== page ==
Huge plastic sheets cover everything in sight, giving us just sneak peeks into what was once a mighty fort. It isn’t a very impressive sight, and, for the first time, I question my choice to visit a site where archaeological excavations are still going on. But wait. If the excavations are still on, where are the digs? Why is everything covered? The only people in sight are laying new paving stones along the path leading from the road. Are we in the right place after all? We had found ourselves at the site of the ancient Kottapuram (Cranganore / Kodungallur) Fort after much searching and asking for directions, and the smirk on our driver’s face as we wandered around seems to say “I told you so. There isn’t anything to see here.”
Kodungallur or Cranganore is believed to be a part of Muziris, the ancient port which has been written about by the earliest travellers. It was the hub of trade, and the main port of entry for various religions into India, including Christianity, Islam and Judaism. This fort was constructed by the Portuguese in the mid-16th Century, and later passed into Dutch possession. From them, it went to Tipu Sultan and then, eventually, to the Travancore Kingdom. There is little to tell us of the passage of history, except a monument marking this site, constructed by the Travancore Kings.
A man saunters by, and one of the workers goes up to talk, and points to us. I guess that this is the man-in-charge, and walk up to him, asking if he is from the ASI. “I am from the Kerala ASI. This site isn’t yet open to the public.” he replies. I assure him that we mean no harm, and begin asking him about the site, and what the plans are. While he is enthusiastic about the Muziris Heritage Project, which this site is a part of, I am appalled to hear that the excavation is over, and that the site is being prepared for tourists. That explains the paving stones, but it is apparent from the excavated structure that this is just the top portion. There must be more underground, I reason with him, and he nods his head. “Yes, of course, there is more underground - years and years of history, probably going back to times before the Portuguese. But we can only excavate what we can preserve. And so, we have stopped work, since we can’t preserve any more. Not with the existing resources.”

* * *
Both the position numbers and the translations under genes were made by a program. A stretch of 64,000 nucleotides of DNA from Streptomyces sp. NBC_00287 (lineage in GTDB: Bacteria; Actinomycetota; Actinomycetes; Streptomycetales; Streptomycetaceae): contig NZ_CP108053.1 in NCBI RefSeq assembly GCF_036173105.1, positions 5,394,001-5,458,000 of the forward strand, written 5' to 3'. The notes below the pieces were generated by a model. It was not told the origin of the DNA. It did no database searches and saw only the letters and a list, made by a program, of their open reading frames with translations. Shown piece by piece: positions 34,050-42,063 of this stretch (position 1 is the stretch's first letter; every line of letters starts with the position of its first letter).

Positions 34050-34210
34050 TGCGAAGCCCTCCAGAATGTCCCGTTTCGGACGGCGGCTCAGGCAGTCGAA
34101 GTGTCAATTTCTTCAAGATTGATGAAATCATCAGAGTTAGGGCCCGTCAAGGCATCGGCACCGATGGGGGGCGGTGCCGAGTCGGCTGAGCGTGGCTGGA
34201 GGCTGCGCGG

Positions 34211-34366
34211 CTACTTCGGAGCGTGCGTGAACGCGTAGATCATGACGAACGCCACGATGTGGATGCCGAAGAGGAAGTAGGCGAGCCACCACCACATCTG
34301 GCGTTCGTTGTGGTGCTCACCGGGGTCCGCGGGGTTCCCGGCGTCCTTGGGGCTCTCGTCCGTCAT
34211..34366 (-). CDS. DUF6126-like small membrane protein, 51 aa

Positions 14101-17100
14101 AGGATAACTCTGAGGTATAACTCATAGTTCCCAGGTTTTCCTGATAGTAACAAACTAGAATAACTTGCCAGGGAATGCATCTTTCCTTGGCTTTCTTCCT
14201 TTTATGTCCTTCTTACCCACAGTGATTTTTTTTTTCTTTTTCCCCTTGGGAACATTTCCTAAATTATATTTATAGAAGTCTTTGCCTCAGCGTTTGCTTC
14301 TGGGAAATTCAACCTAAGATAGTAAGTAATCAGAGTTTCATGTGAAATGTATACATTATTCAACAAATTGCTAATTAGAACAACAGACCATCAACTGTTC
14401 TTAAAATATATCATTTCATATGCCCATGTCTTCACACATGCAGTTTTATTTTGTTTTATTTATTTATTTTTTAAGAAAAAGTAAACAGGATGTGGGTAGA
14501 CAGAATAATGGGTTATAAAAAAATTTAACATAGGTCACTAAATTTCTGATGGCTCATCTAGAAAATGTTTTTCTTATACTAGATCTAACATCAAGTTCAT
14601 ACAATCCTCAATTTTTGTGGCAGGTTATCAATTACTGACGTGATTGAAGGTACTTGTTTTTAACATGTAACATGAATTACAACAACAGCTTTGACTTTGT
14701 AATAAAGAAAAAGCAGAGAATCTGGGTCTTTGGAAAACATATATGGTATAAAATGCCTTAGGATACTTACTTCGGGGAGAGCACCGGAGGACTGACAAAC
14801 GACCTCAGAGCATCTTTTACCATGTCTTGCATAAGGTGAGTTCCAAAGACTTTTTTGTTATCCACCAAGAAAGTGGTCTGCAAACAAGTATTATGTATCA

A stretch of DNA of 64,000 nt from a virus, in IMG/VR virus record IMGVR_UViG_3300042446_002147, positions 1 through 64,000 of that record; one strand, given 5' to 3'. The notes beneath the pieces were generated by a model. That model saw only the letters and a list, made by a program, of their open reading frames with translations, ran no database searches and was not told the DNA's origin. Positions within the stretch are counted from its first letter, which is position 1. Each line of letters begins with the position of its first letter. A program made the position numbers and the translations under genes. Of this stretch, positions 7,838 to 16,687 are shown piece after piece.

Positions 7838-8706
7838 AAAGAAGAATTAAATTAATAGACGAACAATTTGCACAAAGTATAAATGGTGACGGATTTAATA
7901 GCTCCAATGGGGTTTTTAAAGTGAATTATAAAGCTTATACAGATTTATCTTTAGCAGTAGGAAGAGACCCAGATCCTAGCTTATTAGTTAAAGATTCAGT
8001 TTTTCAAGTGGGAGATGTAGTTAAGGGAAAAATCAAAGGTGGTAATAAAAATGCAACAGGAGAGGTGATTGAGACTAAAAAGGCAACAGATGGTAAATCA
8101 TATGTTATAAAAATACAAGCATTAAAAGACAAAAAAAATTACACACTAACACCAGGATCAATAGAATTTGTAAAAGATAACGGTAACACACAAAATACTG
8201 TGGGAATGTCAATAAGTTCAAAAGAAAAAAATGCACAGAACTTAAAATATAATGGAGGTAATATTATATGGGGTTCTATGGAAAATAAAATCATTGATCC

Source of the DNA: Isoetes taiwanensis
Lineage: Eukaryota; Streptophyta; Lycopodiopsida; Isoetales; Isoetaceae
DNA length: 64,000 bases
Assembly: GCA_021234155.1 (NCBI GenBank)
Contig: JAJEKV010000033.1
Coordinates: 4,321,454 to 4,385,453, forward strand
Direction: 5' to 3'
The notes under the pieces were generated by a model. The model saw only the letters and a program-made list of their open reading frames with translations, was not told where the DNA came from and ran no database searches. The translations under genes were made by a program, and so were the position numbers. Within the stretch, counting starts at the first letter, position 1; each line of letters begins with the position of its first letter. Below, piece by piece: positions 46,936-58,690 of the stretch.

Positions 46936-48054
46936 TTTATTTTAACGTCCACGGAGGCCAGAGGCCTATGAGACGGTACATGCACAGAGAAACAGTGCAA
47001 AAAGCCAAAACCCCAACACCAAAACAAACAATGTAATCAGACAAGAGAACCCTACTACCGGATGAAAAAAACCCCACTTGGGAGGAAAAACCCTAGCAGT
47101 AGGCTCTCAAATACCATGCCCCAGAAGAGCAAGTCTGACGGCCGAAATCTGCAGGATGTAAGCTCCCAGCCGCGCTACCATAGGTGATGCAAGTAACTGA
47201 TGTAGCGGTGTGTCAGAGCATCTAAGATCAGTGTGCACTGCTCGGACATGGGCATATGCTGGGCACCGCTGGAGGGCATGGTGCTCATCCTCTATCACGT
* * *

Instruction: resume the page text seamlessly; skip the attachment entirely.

|Layers of history!|
Our shock must have been clearly visible, so he hastens to explain just how they are going to preserve the monument with huge fiber glass panels, which will shield it from the weather, as well as tourists. I shudder internally at the thought, but know that the greatest danger probably doesn’t come from the vagaries of nature, but from visitors eager to touch and feel everything in sight.
He tells me about the findings here, and tells me that if I want to really experience the ancient heritage of Muziris, I should head to Pattanam, where the museum has preserved all the relics found in the region. I thank him, and make a mental note to add Pattanam to my list the next time I am here.
As we turn back, I take one last look, wondering as I do so… What will it look like, the next time I am here?
Months pass, and I feel a sense of Déjà vu, as I hear Mr.A.K.Sharma, a renowned archaeologist at Sirpur, Chhattisgarh tell us “We only excavate as much as we can preserve.” The words encourage me to go talk to him, ask him all the questions I didn’t ask at Kottapuram Fort.
He listens patiently, and replies “We are hampered by resources. Not just money. The government and ASI do have finances. What we lack is interest! The government lacks interest in taking things forward. We have a grave lack of dedicated archaeologists, ready to work under the worst of conditions, knee deep in mud, covered in grime, spending hours and hours putting together one tiny piece of pottery. Where do you find people like that these days? Which child wants to be an archaeologist? Which young man wants to spend his days in some place far removed from civilization, where there isn’t even a mobile network, forget the internet? Above all, once the excavation is done, the site needs to be preserved. It needs to be cleaned, maintained and safeguarded. One solitary guard for one huge site can never be enough. And getting someone to sit in one place for hours, alert, in out of the way places like these, isn’t easy. That is why we dig only in small parts, and stop once the resources dry up.” he reasons.
I wish I could tell him he was wrong, in spite of his vast experience. That more people are interested in our heritage and archaeology. I do know lots of youngsters keen on taking up the subject, but as he speaks, I wonder just how long their fascination will last. Will it triumph over the difficult conditions he described? I can only hope and pray that it does, because we certainly need them!